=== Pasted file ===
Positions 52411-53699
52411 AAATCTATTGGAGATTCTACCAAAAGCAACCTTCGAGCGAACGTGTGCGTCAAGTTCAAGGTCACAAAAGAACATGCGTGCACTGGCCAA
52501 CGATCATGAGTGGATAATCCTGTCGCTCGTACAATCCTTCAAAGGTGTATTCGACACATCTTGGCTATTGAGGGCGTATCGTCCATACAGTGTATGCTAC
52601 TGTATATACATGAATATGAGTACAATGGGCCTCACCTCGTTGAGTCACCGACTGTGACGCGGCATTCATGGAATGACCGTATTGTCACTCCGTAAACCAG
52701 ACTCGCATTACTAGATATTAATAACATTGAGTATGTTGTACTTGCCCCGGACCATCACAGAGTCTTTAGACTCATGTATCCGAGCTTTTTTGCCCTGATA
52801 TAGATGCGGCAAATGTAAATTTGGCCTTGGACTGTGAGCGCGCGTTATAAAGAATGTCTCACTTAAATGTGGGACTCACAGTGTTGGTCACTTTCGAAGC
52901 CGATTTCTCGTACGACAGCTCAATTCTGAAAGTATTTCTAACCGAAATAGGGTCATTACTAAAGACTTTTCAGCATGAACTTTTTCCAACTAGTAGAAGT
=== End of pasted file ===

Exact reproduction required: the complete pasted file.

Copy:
Positions 52411-53699
52411 AAATCTATTGGAGATTCTACCAAAAGCAACCTTCGAGCGAACGTGTGCGTCAAGTTCAAGGTCACAAAAGAACATGCGTGCACTGGCCAA
52501 CGATCATGAGTGGATAATCCTGTCGCTCGTACAATCCTTCAAAGGTGTATTCGACACATCTTGGCTATTGAGGGCGTATCGTCCATACAGTGTATGCTAC
52601 TGTATATACATGAATATGAGTACAATGGGCCTCACCTCGTTGAGTCACCGACTGTGACGCGGCATTCATGGAATGACCGTATTGTCACTCCGTAAACCAG
52701 ACTCGCATTACTAGATATTAATAACATTGAGTATGTTGTACTTGCCCCGGACCATCACAGAGTCTTTAGACTCATGTATCCGAGCTTTTTTGCCCTGATA
52801 TAGATGCGGCAAATGTAAATTTGGCCTTGGACTGTGAGCGCGCGTTATAAAGAATGTCTCACTTAAATGTGGGACTCACAGTGTTGGTCACTTTCGAAGC
52901 CGATTTCTCGTACGACAGCTCAATTCTGAAAGTATTTCTAACCGAAATAGGGTCATTACTAAAGACTTTTCAGCATGAACTTTTTCCAACTAGTAGAAGT